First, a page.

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Regenerative Medicine

Young Blood

2 months, 2 weeks ago

3514  0
Posted on Jul 05, 2018, 8 p.m.

Blood can be seen as a potent symbol of health, life and death. This incredible fluid is even linked to the search for eternal youth. Recent studies suggest that transfusions of blood from younger people such as athletes and teenagers may help to delay or reverse ageing processes.

Much publicity has been placed on discovery of cellular rejuvenation resulting from blood exchange between young and old mice with implications for human use. Immunologists have been exchanging blood components in humans for decades collectively known as apheresis with specific uses to address specific conditions.

 

Growth differentiation factor 11 a protein identified in blood plasma with rejuvenating effects appears to fall with age. In experiments GDF11 seemed to increase the number of blood vessels and the number of stems cells in the brain in older mice treated with daily injections. Parabiosis studies show younger brains function better, translating to more neural stem cells, higher activity of synapses, improved memory and less inflammation. Findings which hold profound implications if they can be replicated in humans in respect to increased burden of age related decline and diseases.

 

One Alzheimer’s study using plasma from young donors transfused into patient with dementia had promising results. 18 patients aged 54 to 86 diagnosed with mild to moderate Alzheimer’s were infused with plasma twice weekly over four weeks. None of the patients displayed ill effects, but also did not show much improvement in tests of thinking ability, however improvement was demonstrated in tests assessing daily living skills. Leading to question what if the process had been done a bit more or longer.

 

In another trial transfusing plasma from younger people aged 16 to 25 into 70 people aged 35 to 92  for a month suggests that it lowered blood cholesterol, amyloids, several proteins involved with disease including carcinoembryonic antigens and reduce risk of Alzheimer’s by 20%, cancer by 20%, and heart disease by 10%.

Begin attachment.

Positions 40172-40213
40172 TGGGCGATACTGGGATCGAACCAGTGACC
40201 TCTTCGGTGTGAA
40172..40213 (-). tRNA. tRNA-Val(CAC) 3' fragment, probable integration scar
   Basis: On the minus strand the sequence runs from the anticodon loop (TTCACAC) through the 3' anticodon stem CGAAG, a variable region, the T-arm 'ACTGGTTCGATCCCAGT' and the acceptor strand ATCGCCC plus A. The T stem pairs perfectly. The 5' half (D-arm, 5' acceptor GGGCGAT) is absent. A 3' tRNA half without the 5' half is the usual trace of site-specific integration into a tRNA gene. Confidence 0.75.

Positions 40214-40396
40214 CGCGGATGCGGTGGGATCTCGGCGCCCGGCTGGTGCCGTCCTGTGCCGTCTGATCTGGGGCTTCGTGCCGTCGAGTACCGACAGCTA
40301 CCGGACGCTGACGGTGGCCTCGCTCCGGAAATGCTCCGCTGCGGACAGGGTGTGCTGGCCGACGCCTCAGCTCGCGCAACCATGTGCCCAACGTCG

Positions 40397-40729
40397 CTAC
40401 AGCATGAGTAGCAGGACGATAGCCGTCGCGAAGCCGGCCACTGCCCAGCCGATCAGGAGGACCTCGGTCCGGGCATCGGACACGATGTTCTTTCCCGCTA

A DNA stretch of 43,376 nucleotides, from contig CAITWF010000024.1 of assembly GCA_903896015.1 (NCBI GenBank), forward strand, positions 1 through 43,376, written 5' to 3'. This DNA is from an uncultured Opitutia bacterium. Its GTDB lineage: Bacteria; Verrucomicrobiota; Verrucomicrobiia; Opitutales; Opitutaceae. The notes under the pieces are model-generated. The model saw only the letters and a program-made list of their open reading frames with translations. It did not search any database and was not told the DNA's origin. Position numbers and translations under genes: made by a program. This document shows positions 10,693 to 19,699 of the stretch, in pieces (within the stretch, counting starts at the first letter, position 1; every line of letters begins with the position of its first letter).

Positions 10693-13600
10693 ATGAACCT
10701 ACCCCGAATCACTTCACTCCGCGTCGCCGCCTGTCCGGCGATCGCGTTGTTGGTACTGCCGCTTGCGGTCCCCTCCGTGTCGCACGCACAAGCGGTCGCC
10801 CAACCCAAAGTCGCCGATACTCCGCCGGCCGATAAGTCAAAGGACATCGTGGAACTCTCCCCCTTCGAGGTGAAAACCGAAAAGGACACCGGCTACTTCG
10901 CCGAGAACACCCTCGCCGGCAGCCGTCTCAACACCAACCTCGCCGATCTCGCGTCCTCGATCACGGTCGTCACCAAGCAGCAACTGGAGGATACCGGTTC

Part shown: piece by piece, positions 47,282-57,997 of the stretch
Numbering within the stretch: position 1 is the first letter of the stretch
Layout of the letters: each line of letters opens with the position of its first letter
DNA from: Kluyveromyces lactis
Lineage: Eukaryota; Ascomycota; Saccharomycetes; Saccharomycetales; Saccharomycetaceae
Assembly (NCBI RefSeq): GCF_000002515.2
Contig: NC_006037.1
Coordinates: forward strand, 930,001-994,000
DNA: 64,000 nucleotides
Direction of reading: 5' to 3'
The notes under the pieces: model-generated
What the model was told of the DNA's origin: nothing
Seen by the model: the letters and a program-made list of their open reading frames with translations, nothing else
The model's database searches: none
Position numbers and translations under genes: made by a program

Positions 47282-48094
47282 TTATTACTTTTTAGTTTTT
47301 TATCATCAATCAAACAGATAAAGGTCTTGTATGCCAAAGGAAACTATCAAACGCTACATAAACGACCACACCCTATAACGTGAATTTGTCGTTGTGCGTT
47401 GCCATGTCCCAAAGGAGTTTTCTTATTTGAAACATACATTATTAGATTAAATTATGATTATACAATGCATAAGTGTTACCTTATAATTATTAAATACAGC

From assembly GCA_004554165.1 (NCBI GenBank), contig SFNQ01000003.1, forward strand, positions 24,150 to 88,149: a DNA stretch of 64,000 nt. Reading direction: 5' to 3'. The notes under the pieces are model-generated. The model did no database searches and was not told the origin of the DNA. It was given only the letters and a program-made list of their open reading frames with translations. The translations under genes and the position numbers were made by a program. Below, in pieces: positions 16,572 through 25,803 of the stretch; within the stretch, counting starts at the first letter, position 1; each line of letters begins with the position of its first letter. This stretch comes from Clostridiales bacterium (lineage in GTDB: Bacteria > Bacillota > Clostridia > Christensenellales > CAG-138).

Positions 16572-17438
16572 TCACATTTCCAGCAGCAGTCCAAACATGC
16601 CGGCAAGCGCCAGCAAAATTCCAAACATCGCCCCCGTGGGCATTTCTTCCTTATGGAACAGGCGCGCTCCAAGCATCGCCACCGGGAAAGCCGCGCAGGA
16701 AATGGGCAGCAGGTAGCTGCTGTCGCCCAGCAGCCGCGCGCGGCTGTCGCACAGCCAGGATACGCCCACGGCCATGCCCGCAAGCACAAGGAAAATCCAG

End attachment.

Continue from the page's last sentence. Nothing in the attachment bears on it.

Studies joining bodies and circulations of younger and older mice in parabiosis have found that muscle and liver cells in the older mice were able to regenerate as well as the younger counterparts. Other studies showed that older mice had benefit from transfusions from younger mice, while younger mice showed signs of ageing when exposed to elder blood in experiments without being surgically joined.

 

TPE with 5% albumin replacement fluid has been demonstrated to stabilized or improve conditions of patients with mild to moderate Alzheimer’s in a plasma exchange study, with a larger follow up AMBAR study that has further replicated and confirmed those findings.

 

Reputation of young blood is moving into the world of big business, the promise of it is intriguing to the quest of reversing aging. As data emerges from more clinical trials there is indication of tremendous promise. The idea of young blood being used as therapy is just beginning to thrive, with good cause to be hopefully optimistic for regenerative medicine.

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